THE national hockey teams returned from the Hockey World League Round 2 in New Delhi early this month with definitely a lot of new lessons learnt when playing with high ranked teams like Ireland, India, China and Japan.
Fiji the lowest ranked team for both men and women provided stiff competition for their opponents. Though they didn't bag any win from this weeklong tournament, their presence on that turf was surely felt. Two of our players were recognised for their outstanding performance. International Hockey Federation (Federation Internationale de Hockey sur Gazon -FIH) president Leandro Negre shared his thoughts of what he thought Fiji needed in order to be on par with the rest of the world with Journalist MERESEINI MARAU during the tournament in New Delhi.
Marau: We've seen the tournament and see how small countries like Fiji, which is the lowest ranked in this league, played. How is FIH going to help countries like Fiji?
Negre : First I would like to tell you that I've been twice to Fiji. I was the first President of International Sports Olympics Federation visiting your country and I think that also is a good example. Personally I'm very glad to promote hockey in countries like Fiji and all in the bottom of the rankings. I think our best project to develop hockey to countries like Fiji is this world league. The league is a totally new concept for hockey. First of all it is open from beginning to all national association affiliated to International Hockey Federation
Because it's a tournament we are playing with rounds. Normally our hockey is played for ten days or one week and in one spot.
Here, it's played in different parts of the world we have different rounds, round one, round two, round three and round four is the final. With the big sixes - from the beginning 80 national associations for men are likely to attend the tournament and about 70 in women. That shows the demand and the interest in this competition. We are very pleased about this league.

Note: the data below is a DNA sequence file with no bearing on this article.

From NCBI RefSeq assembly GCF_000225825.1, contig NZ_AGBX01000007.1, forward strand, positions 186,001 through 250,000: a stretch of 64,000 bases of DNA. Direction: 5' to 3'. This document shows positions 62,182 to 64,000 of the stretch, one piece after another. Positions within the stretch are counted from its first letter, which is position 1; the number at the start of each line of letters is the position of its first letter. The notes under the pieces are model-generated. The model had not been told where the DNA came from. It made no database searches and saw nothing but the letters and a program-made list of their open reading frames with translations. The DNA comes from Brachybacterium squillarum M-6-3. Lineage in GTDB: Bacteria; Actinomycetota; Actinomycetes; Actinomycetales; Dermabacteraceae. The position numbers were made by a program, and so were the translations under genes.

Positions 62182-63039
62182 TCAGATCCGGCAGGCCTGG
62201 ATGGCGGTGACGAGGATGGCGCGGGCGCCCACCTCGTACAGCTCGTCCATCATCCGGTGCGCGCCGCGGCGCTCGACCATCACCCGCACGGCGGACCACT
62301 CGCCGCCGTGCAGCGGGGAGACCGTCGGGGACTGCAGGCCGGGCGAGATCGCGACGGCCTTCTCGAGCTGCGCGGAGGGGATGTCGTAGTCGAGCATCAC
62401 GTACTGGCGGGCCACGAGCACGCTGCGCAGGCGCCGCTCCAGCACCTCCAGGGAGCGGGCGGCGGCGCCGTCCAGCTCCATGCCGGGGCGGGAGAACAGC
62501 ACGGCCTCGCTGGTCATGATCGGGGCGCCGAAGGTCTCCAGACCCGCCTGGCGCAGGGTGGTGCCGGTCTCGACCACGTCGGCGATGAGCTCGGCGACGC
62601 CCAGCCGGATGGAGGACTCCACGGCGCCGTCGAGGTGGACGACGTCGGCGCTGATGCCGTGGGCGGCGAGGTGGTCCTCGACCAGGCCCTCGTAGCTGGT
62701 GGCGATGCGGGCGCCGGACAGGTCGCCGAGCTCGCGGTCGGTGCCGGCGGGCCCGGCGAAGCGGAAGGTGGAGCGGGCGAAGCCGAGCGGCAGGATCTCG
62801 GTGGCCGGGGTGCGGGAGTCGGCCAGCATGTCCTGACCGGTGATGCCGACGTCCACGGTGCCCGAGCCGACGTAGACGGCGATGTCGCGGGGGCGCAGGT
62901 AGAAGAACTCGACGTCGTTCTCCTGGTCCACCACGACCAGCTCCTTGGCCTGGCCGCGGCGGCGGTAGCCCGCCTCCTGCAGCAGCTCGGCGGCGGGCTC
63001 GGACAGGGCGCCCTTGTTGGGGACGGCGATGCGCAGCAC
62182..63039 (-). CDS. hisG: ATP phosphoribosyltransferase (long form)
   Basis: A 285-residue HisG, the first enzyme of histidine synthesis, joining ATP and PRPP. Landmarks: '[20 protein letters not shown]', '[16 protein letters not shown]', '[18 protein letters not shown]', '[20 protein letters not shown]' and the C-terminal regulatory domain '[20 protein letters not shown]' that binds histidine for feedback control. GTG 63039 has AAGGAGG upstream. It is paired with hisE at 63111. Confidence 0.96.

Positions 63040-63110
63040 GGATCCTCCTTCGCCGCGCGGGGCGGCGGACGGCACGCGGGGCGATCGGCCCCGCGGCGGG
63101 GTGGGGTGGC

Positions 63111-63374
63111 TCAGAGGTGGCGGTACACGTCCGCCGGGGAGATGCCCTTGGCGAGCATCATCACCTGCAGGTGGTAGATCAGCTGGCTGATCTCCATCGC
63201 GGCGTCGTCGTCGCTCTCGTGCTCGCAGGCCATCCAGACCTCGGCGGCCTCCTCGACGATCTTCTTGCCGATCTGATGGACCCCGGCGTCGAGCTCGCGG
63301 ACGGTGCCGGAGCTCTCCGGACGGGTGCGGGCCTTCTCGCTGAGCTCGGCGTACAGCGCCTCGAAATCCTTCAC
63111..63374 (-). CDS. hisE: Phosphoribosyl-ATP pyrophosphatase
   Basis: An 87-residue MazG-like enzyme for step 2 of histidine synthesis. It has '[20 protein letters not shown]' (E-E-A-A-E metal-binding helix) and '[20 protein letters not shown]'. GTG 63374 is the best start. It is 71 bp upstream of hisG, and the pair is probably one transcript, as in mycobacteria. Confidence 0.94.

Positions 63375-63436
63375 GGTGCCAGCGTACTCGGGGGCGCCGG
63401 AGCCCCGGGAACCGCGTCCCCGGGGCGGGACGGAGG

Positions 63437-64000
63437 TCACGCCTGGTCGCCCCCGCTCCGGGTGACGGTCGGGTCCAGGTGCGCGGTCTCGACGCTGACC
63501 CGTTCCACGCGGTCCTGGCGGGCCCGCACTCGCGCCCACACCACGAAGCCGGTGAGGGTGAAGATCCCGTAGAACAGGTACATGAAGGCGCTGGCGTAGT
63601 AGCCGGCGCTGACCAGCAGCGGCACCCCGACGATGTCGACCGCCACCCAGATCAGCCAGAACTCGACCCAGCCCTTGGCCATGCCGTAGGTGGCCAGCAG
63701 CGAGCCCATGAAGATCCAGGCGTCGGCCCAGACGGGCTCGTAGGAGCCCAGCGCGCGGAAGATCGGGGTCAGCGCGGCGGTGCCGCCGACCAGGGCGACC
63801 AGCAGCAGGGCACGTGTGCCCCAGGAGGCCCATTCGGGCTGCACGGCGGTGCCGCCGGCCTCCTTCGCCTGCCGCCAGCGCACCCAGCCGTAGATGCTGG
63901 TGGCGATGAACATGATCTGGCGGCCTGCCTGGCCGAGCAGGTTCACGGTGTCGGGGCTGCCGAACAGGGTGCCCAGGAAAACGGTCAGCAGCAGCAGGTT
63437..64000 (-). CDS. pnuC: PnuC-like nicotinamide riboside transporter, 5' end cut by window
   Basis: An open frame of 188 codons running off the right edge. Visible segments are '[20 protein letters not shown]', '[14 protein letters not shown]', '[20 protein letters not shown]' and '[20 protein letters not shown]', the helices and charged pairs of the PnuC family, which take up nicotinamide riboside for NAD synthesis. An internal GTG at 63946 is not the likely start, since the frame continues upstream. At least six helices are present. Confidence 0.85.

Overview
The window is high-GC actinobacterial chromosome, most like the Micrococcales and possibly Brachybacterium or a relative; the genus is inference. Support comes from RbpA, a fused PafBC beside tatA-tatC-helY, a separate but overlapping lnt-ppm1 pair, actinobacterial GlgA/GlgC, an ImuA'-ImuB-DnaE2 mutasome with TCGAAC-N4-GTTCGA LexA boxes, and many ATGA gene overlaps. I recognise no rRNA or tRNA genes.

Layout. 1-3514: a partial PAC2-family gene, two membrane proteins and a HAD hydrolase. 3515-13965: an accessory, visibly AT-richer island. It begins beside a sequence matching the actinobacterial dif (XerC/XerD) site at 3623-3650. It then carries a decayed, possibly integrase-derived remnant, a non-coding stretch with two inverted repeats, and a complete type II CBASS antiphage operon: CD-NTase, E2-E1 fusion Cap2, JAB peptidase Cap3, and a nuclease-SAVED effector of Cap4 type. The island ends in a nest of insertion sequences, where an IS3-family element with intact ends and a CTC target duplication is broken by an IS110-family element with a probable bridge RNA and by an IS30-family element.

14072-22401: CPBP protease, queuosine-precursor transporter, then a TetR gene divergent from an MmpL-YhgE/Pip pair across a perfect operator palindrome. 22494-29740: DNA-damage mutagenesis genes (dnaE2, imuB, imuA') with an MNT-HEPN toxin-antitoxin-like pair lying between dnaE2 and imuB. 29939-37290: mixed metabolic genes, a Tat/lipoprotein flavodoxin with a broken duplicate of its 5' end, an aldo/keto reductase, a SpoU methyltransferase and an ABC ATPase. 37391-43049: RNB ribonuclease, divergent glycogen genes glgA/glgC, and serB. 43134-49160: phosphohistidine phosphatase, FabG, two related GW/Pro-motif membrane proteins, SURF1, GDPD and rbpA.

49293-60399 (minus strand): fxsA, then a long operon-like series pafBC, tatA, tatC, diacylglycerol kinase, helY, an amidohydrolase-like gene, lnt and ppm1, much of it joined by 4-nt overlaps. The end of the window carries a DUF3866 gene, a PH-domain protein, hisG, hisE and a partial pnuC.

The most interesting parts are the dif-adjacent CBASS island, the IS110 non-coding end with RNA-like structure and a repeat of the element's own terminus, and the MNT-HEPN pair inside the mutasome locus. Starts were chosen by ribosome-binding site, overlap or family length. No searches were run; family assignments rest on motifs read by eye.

Thanks to the World league, now Fiji for the first time is participating in the top international event. Now you've flown to India, India is a key country in hockey.
Hockey is their national sport and it was a very good opportunity for your team to come and play here. I'm sure if we continue with this league, Fiji will learn a lot and continue to improve.
Marau: We can see from this competition the disparity in the standard of hockey. Do you have anything planned like coach exchange or to get expertise to go and help Fiji?
Negre: That's important. I totally agree with you. From our headquarters in Switzerland, t's not possible to develop hockey all around the world. We need everyone to be involved.
It's like a pyramid, it's a continental federation. I think Oceania Hockey Federation is in good hands, they are doing lot of things. Two times I've been to Suva, I met with the members of the Oceania.
I know personally what they are doing. For the first time a very important member from Australia is helping them in the development, not for Fiji but for Samoa. I think Fiji is in a better level.